L. F. PAMGETT. E
Proprietor P'adgett's Fuimltuie, tove
1110-1112 Broad Strcet, AUGU -_, GA
wil n-;' .n - v1;al1.e your
i'n'o,--.ai 'oad TP*Nand cgivoyour
v. Pny toll,.h Ii14th.
A promini ,'vtralroadi rinltendlntrt
t va'nih,,su:Y,-rinv with '-G i1 y m a
L. r. 1.a nevr fkt . T'lk life, lml k
n:ai ii h e co,; bi 'ho o ;cal0, C it' ho could
Ill aw -o I ircil oult fr 40 .1,1.. - n
If you ar.3 feel,ig ' tho * ring
-'t f-i ut of sorts, taklj
It yuitr digestive orge 'S id toning up,
If yt orr-tfr with hleheai, indigestion, -4
uobaihty ant weakr,-., t4Lo
It yot Iuffr with rervous prostratioan,
nerves nstrum m- a ge naraila lth don'
of th se tao
P. P. P.
For li1oo41 Poai. Rhicnmtfin. Herof
uzia. Ci! I nora's, Maltariua, Chroncie 'mal
~P. P. P.
Prickly Ash, Poke Root
The best bloo<l purifler In tho world.
LIPP1.AN IIOS., Wholesalo Druggists,
Solae P roprietor,
LYPPMiN's Il,0CK, I3avaninah, (Ga.
READ) TEIE.5E FxlI:AUttE.
Farm Wagons, complete with body etc.
2 3-4 in 'Thimble Skin................gm5
8 in TIhimble skin...---.-........... 41.00
3%' in Tllhle Skin................. 2400
One Ihorse Wagons, $24.50, $2d.50 and
$28.50, Warranited secondl to no~ne.
Write for Circuilars.
Buggies, Carriages, Road Carts, &c., it
10 per cent less than regular pices. Send
foir Catalogue. Th'lis offer is for only :30
dlays in ordler to redluco stock-so order at
HOLLER & ANDER.SON
BUGGY CO.. ROCK llILL, S. C.,
.,.a w iitung iiiue don tis paper.
TPO~N I l MOST APPHO)VED!
.J pl ans, wvithi Suction l"an ori S!il('d
Belt Sceud Cottoni Elevator furiiiheitd at
COTT"1ON (t I \ S and P'ltESS;iS (41 best,
nakers. Th'lom,as lIl Rla tks. 1)aerinitg
Mower, (Corhin ii Iarrows iad I'lanet, Jr i,
A large stoc'k of P ortable and Stationary
ilnning and( 'awv M'i ill Enginies on hand.
State Agenits fo,r
C. & tI. COOP'Eli & CO'S Corlis Eu
~ines L ane Sawv Mi lls anid Liddell Comn
)any's compJleto4 hine.
W. I1. Gil I ES, ,Jn., & CO.,
Near Uniion D)epot,
LIPPEAN BROS., Wholesato Druggiat.,
Gale Proprietora, Llppman's Block, Savannah, (Ia
FINE SHi TAU
.ATAsk for cataioguie.
STERRY M'F'G CO A'sHit.L E. T .
e Avi TT -Ny AT LAW,
PICK ENS .. 1; S. C.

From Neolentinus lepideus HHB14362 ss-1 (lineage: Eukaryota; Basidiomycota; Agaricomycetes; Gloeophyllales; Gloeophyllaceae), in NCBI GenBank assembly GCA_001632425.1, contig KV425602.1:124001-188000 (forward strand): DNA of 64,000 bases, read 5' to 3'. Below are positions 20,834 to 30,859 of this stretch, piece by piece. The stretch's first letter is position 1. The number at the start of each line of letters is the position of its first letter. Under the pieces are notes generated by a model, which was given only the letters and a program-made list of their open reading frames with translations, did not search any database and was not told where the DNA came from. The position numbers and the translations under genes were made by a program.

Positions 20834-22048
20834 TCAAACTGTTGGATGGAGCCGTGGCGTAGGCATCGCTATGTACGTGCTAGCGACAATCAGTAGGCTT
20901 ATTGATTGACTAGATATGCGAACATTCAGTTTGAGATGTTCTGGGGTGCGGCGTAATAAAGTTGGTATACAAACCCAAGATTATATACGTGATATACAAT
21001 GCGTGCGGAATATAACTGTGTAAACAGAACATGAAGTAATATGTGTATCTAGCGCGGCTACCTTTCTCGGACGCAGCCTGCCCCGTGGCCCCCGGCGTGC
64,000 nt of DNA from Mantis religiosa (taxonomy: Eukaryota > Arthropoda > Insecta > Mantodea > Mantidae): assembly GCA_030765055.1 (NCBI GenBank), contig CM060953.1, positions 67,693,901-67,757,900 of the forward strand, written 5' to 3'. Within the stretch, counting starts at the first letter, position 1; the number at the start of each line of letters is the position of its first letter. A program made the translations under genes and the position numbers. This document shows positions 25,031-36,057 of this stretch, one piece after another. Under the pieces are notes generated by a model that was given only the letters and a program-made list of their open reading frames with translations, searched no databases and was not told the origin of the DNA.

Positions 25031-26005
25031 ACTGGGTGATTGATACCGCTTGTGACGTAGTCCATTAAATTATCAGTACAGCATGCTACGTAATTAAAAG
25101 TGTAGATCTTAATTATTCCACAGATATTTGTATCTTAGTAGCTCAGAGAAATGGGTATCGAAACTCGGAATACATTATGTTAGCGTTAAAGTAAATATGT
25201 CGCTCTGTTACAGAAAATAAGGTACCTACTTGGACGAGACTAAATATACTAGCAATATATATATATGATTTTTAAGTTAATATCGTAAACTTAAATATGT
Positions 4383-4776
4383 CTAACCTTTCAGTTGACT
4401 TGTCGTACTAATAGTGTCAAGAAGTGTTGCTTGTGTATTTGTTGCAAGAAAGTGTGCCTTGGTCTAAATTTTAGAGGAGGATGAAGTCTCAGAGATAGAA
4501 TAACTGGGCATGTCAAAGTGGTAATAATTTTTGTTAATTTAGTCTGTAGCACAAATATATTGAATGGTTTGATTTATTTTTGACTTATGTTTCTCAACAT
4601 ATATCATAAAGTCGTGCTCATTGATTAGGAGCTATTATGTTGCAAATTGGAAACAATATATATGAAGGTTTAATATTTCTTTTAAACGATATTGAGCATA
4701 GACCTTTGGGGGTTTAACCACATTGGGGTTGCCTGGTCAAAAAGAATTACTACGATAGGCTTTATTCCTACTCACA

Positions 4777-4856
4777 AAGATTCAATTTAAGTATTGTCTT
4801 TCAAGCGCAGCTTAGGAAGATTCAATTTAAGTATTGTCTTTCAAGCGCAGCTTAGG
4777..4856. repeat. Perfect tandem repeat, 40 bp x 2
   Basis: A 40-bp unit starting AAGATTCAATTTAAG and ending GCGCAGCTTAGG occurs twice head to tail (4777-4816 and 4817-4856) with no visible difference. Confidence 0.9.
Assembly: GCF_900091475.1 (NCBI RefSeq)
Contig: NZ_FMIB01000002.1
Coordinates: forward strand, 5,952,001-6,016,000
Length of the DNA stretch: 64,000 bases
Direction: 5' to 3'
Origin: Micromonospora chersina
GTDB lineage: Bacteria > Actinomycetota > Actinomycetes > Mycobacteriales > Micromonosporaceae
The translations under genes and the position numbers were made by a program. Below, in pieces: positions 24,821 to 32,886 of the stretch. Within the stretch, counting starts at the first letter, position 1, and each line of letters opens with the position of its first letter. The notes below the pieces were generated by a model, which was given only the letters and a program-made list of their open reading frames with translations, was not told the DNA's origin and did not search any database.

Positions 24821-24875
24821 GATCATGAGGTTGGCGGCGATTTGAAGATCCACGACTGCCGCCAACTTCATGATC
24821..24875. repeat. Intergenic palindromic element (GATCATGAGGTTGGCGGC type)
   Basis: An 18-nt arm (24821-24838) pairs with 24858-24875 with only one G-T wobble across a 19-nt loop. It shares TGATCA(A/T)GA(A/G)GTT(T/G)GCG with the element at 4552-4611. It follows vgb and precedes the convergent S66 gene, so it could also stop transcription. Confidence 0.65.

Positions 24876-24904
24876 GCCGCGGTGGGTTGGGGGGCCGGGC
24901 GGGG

Mlonoy to loan on casy terms, on well
Oflice in Court 'love. July 26'88.
WEI S& O1Z1, J. E. BOGGS,
Greenville, -, I . Plekens, S. C.
TE11 111 ORN N:'OGGS,
w L ATTOnNEYS AT LAW,
PICK ENS, C. 1., S. C.
M. le. A,,si:r, C. L. HOIORTHxoy
Solicitor Sth Circnit, Pickens, S. C .
G reenville, S. C.
ANSEL:i & IIOLILINGSWVORTIL.
ATTonuNEYs A ND Ci UNSLOnIS AT LAw,
l'ICK ENS, C. I f., S. C.
Pr-act i(ce in all the courits of the State,
andI atte*ntion given to all business entrust
edi to thenm. 'mrh 14-88tf.
lii LVL E L DON
3 22 Maint Street, Greenville, S. C.
Gas givenl every 'thursday and Friday,
andl teeth extracted without pain.
XT M. NOILWOOUD, D).3D. S.
G R E E N V [IL L E, S. C.
C;orner M%aln and Coffee Streets.
D)R. J. B., CARPENTER,
Wii ImI fon at 041( I.iberlyi on and after the
1st October. HIe gu rantees all hIs work
() be first class, feb 13'90
D}: J P) (2 A 1> E
4& IR E E Ni V 1 1111 E, M. C.
ChIle over Westmtoreland Bros. & Duke's
Drug Store. Jan 1 '898.
flR. FRANXiK SMIT H
Is now permlanenItly' len ted at liasley, S.
C., and respectfully offers hIs professional
servIees to the publie generally.
.Jan 2 90.
J. C. Fitzgerald,
PH OTOG RAPH ER,
GREENVILLE, S. C.
Over Westmnolandl Brothers D)rug Store,
All wvork done by the inst antaneous process,
Also muake enlIargemuents from old pictures
to any size ini water colors, crayon, India,
lik, oil and plain photographs.
oct 21 tf.
G11I EN\VILLE S. C..,
[r E MANSION IIOUSE HAS
L een newly refitted and excellently
furnished. It ls first class in its ap
polnments, and Is one of the best hotels In 4
ho South. Situated In the healthiest ud~
ost dehlghtful locality in the country, It
m0erss,rior s,ttratctlons to vitiltors and
nofsnocannot be excelled in any cty.,